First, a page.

Wall Street banks are warning investors to brace themselves for a new wave of declines in global markets after stocks rushed back towards a bull market from the ugly falls driven by coronavirus in March.
The US benchmark S&P 500 index had jumped 2 per cent by lunchtime yesterday, placing it 20 per cent above the nadir of March 23 in a bounceback almost as intense as the sell-off it followed. But many strategists warn that while central banks and governments have taken the sting out of market disruption with their interventions, more disruption may lie ahead.
“My concern is this relief rally might not be sustainable,” said Mislav Matejka, global equity strategist at JPMorgan.
Goldman Sachs and Citigroup have also urged caution, particularly as companies absorb the scale of the shock from the pandemic. “Equity markets may need to fall 50 per cent before they have priced in this year’s likely earnings drop,” Robert Buckland, head of equity strategy at Citi, said.
Goldman Sachs’ strategists said this week that equities were already pricing in a recovery in economic growth, even as the extent of the corporate shock remains unclear. “This increases the risk of disappointment near-term,” the bank added.
The rebound since late March has coincided with signs that the virus might have peaked in some of the worst-hit countries, raising hopes that lock-downs that have hit economies from the US to India could soon be lifted.
But the economic damage has already been done. Yesterday new forecasts showed the German and French economies in the grip of recession.
Salman Baig, multi-asset investment manager at Swiss fund Unigestion, believes the bounce is a “bear market rally” and sees a “decent chance” of stocks falling back to last month’s lows.
“In a couple of weeks we get corporate earnings season, and investors will get to see just how bad it will be,” he said.
Some, however, are betting that the worst is over. “You should have a buy-the-dip mentality now,” said Michael Wilson, chief US equity strategist at Morgan Stanley, arguing that a recession forged out of a public health crisis has led government and central banks to react on an unprecedented scale.
“The virus has already created the recovery through the stimulus: it is a timing question now,” he said.
Some billionaire investors have also spotted a buying opportunity. Oaktree Capital Management’s Howard Marks, a market veteran, revealed in his latest memo to clients that the investment group he founded had also started to dip back into the market, despite the risk of further declines.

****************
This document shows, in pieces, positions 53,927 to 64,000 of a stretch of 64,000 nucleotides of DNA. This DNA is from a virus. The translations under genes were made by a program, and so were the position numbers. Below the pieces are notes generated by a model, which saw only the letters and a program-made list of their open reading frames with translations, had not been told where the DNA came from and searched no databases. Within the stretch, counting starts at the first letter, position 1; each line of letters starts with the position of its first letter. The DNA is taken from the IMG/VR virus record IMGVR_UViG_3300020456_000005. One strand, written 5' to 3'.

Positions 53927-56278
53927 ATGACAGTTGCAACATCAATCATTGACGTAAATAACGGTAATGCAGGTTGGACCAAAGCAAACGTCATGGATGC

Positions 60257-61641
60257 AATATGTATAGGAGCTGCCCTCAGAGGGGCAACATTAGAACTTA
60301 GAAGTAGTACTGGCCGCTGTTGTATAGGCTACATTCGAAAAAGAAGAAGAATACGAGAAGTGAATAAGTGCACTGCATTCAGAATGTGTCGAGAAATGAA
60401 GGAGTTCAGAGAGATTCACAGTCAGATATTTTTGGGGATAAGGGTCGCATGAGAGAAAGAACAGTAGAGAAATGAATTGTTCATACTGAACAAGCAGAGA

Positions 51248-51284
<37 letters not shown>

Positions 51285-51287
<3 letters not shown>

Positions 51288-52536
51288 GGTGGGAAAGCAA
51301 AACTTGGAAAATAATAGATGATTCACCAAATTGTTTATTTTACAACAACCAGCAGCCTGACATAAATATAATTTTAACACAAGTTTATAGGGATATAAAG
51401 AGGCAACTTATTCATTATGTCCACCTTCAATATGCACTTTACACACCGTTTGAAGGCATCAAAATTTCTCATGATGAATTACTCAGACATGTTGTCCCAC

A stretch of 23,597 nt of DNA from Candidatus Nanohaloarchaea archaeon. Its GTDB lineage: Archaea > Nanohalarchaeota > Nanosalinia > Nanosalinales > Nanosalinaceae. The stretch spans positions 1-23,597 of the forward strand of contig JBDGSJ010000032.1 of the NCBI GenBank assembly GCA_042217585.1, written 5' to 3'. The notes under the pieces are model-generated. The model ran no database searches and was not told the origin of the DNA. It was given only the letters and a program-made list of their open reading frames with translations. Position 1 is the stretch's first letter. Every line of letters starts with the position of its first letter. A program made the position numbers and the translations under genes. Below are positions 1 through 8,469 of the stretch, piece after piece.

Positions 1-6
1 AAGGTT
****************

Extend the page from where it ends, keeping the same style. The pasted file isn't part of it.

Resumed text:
“It’s not easy to buy when the news is terrible, prices are collapsing and it’s impossible to have an idea where the bottom lies. But doing so should be the investor’s greatest aspiration,” he said.
WASHINGTON (Reuters) – The pandemic sweeping the world will turn global economic growth “sharply negative” in 2020, triggering the worst fallout since the 1930s Great Depression, with only a partial recovery seen in 2021, the head of the International Monetary Fund said.
FILE PHOTO: IMF Managing Director Kristalina Georgieva speaks during a conference hosted by the Vatican on economic solidarity, at the Vatican, February 5, 2020. REUTERS/Remo Casilli IMF Managing Director Kristalina Georgieva painted a far bleaker picture of the social and economic impact of the new coronavirus than even a few weeks ago, noting governments had already undertaken fiscal stimulus measures of $8 trillion, but more would likely be needed.
She said the crisis would hit emerging markets and developing countries hardest of all, which would then need hundreds of billions of dollars in foreign aid.
“Just three months ago, we expected positive per capita income growth in over 160 of our member countries in 2020,” she said on Thursday in remarks prepared for delivery ahead of next week’s IMF and World Bank Spring Meetings.
“Today, that number has been turned on its head: we now project that over 170 countries will experience negative per capita income growth this year.”
If the pandemic faded in the second half of the year, the IMF expected a partial recovery in 2021, Georgieva said, but she warned the situation could also get worse.
“I stress there is tremendous uncertainty about the outlook: it could get worse depending on many variable factors, including the duration of the pandemic,” she said.
The IMF, which has 189 member countries, will release its detailed World Economic Outlook forecasts on Tuesday.
The novel coronavirus that emerged in China in December has raced around the globe, infecting 1.41 million people and killing 83,400, according to a Reuters tally.
Georgieva said the pandemic was hitting both rich and poor countries, but many in Africa, Asia and Latin America were at higher risk because they had weaker health systems. They were also unable to implement social distancing in their densely populated cities and poverty-stricken slums.
— Market Musings (@AndysCycles) April 8, 2020
— Elise Gould (@eliselgould) April 9, 2020
A Fed survey done in 2019H2 shows what actions small businesses would take in response to a two month revenue loss.
Via DB’s Torsten Slok pic.twitter.com/dE1f2hpg59
— Danielle DiMartino Booth (@DiMartinoBooth) April 9, 2020
Now to bad news. @realDonaldTrump has to come up w/brilliant, creative ideas like this because our economy destroyed, ruined forever. In uncharted territory. Giving money away like candy. Government now owns Fed, banks, Wall Street & Main Street. t.co/eu5ftYjAMB
— Wayne Allyn Root (@RealWayneRoot) April 9, 2020
WTO, IMF, and World Bank all pointing to early indicators of sharp economic decline. It is only matter of time until the stock market catches up to reality.
The Liquidity Crisis Is Quickly Becoming A Global Solvency Crisis As FRA/OIS, Euribor Soar